Letter of Credit Finance

What is a Letter of Credit Financing?

It is common knowledge that a letter of credit is a payment instrument for international trade, but not many people know that one can obtain finance through a letter of credit. There are two ways to obtain a letter of credit finance: one using a letter of credit to get factoring services and the other utilizing it as collateral.

Ways to get a Letter of Credit Finance

Letter of Credit Factoring

A seller can avail of a letter of credit finance in the form of factoring. As the name suggests, the letter of credit factoring is exactly like invoice factoring. Most buyers insist that suppliers extend a credit period of, say, 30, 60, or 90 days in recent times. As most markets have become buyer markets, it has become necessary for the sellers to oblige. However, the seller also has to keep his cash cycle liquid, and the extended credit period may not be viable. In such situations where it becomes important both abide by client expectations and maintain liquidity, the seller can turn to instruments such as the letter of credit factoring.

How does Letter of Credit Factoring Work?

Let’s try to understand this in the simplest manner. Let’s assume that you are a seller who exports large shipments with an extended credit period, usually averaging 60 days. You ask the buyer to use a letter of credit as your payment instrument. As the value of each invoice is large, you need the payment faster than the extended credit period. So you approach your bank and ask them to factor your letter of credit. Your bank agrees and starts the process. Once the process is started, you will get an upfront payment of 70% to 90% of your invoice value within 24 to 48 hours from the bank. The bank will keep your original letter of credit. After completion of 60 days, the bank will collect the payment from your buyer, deduct its charges and forward the remaining payment to you.

The bank charges on a letter of credit factoring are anywhere between 1% and 3%. Thus eventually, you will end up getting 97% to 99% of your invoice value but much before its scheduled due date.

Benefits of Letter of Credit Factoring

Cheap Source of Finance

Factoring, be it receivables, invoices, or letters of credit, is a very cheap source of working capital finance. This is because banks don’t charge interest on factoring. They only deduct a percentage of invoice value which is again very cheap. Let’s understand it better with an example. Suppose you have a letter of credit worth USD 10,000.00 which you will recover after 60 days. If you need the money and use your overdraft facility, it will cost a minimum 7% interest rate. This means you are paying approximately USD 115.00 (10,000 X .07 X 60/365) as the interest rate. On the other hand, say if you are factoring that letter of credit and the bank decides to charge 1% of the value of the letter of credit, then you pay USD 100.00. And let’s not forget that we have calculated the bank interest with the minimum market interest rate; the interest rate is usually higher.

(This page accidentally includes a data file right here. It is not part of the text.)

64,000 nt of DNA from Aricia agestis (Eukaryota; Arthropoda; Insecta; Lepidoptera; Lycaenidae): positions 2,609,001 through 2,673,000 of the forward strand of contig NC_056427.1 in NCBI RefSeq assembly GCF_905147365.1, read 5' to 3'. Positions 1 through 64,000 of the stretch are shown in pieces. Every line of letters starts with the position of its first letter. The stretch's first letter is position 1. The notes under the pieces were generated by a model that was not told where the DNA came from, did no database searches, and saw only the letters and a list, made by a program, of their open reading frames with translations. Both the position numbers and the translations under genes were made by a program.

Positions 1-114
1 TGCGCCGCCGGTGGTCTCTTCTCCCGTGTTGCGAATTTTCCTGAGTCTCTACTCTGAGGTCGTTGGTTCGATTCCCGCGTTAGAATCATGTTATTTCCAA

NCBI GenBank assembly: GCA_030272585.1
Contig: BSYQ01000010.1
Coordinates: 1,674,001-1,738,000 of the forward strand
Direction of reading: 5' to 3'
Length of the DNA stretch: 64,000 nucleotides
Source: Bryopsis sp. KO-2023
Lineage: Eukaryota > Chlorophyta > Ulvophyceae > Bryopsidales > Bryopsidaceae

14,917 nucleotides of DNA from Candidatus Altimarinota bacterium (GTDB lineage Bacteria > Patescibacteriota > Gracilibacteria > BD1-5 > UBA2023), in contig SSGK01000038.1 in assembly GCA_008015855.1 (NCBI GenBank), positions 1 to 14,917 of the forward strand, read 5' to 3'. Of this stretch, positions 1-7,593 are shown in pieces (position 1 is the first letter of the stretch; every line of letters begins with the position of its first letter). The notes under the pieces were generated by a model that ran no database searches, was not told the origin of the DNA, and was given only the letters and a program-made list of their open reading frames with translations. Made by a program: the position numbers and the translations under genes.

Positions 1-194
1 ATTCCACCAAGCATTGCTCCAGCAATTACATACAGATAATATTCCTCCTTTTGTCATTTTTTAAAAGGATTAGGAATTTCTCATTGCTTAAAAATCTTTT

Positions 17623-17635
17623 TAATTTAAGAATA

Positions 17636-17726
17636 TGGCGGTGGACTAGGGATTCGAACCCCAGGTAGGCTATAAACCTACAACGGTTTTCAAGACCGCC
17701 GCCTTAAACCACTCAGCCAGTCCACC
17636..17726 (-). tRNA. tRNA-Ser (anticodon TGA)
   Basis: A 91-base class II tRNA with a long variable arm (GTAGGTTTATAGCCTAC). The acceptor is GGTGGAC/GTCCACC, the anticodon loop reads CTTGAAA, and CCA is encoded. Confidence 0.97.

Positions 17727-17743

Source of Finance regardless of Credit History

When factoring a letter of credit, banks do not look at your credit history. This is because factoring is not a loan, and you are not supposed to repay anything. It is a one-time transaction, and the bank is not concerned about how you performed in the past. It will only check if the letter of credit is recoverable. So if one has a bad credit history, factoring in a letter of credit can be a very good method to obtain short-term finance.

Letter of Credit as Collateral

Another very common method to obtain a letter of credit finance is to mortgage a letter of credit for a bank loan. From a banker’s perspective, letters of credit are very strong collateral as the recovery rate is almost 100%. Therefore banks lend generously against a letter of credit. One can get a bank loan of up to 80% of the value of the letter of credit. The bank would check your credit score, payment history, etc., before lending. However, all things equal, a letter of credit acts as very good collateral, even better than real estate.

Sanjay Borad

Sanjay Bulaki Borad

MBA-Finance, CMA, CS, Insolvency Professional, B'Com

Sanjay Borad, Founder of eFinanceManagement, is a Management Consultant with 7 years of MNC experience and 11 years in Consultancy. He caters to clients with turnovers from 200 Million to 12,000 Million, including listed entities, and has vast industry experience in over 20 sectors. Additionally, he serves as a visiting faculty for Finance and Costing in MBA Colleges and CA, CMA Coaching Classes.

3 thoughts on “Letter of Credit Finance”

  1. Valuable acknowledgement but Documentary Letter of credits can only be paid once the term of LC is due. So how can a bank be sure of seller/applicant that the commodity/service will absolutely be provided to buyer at the end of the term stated in LC? What if applicant would go away after getting cash from the bank without delivering any product and so LC is not released by issuing bank.?

    • Yes, this hypothetical situation can be there. And of course, such a situation can be in any form of lending. The most important factor to be considered is the experience of the banker in such types of transactions coupled with industry experience and feedback. Bankers are in the field of financing and extending loans etc. And they have the mechanism to assess the extent of non-performance and how to take care of that aspect. Still, once in a blue moon any such instance may come up. That does not mean the bankers will stop financing or funding. So this game of probability is countered by the other fallback mechanism by the bankers.


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